Carnival UK is no longer insisting that all agents’ customers make direct payments to the cruise line.

The parent of P&O Cruises demanded direct payments 
after the collapse of Gill’s Cruise Centre in 2011 to prevent agents holding on to customers’ money, but is now relaxing its stance for some agents.

However, the operator said the controversial practice remains a key part of its strategy to de-risk its business.

Commenting on a raft of changes ushered in by a new management team, new Carnival UK sales director Chris Truscott told Travel Weekly: “Consumers paying direct is one way of realising risk-free trading. We will work with agents to achieve that but we are not forcing anyone down a particular route.”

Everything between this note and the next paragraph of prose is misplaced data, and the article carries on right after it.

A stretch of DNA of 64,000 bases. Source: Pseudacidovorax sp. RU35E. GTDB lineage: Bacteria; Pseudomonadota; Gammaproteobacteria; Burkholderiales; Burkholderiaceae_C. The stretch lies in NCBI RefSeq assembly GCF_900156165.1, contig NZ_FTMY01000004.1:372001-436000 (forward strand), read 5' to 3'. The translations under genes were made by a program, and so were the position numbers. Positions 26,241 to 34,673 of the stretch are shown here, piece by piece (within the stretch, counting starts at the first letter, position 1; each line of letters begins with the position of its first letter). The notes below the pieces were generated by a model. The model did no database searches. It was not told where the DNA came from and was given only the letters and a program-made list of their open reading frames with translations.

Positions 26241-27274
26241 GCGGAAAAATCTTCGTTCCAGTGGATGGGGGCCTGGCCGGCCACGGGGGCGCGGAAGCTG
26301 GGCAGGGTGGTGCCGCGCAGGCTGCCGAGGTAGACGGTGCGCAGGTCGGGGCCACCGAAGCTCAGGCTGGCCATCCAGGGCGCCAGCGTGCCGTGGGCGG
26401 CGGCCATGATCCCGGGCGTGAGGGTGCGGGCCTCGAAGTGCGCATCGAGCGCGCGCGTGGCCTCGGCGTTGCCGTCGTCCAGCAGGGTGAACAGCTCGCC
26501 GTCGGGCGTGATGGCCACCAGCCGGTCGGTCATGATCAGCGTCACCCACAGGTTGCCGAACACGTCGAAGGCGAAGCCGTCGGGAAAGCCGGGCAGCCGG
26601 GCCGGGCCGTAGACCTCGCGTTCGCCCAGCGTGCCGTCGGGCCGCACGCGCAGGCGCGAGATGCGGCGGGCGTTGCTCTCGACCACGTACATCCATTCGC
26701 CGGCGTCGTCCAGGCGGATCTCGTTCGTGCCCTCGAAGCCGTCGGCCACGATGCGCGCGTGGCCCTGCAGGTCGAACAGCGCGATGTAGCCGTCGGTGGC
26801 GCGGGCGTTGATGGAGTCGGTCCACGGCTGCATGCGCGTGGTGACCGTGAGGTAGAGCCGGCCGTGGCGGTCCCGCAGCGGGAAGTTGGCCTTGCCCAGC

Truscott said last week’s move to increase base commission to 7.5% would help reduce risk because agents should be more profitable and less likely to fail.

One change the new Carnival regime has ruled out reversing is going back on sale via Amadeus.

The global distribution system’s new Cruise Shop platform, designed to make selling cruise easier for agents, has been well received in the trade since launch in September.

But Truscott said it was “not part of my current thinking”.

“The opportunity for us is to make that online transaction simple for agents. We currently transact 97% online,” he said.

Meanwhile, reaction to Carnival UK’s commission increase was positive, although concerns were raised that it would encourage discounting.

Mike Bartram, of Abbey Travel Worldchoice in Selby, said he would consider actively promoting P&O again. But he added: “I am concerned about discounting because there will always be someone who thinks they now have an extra 2.5% to play with.”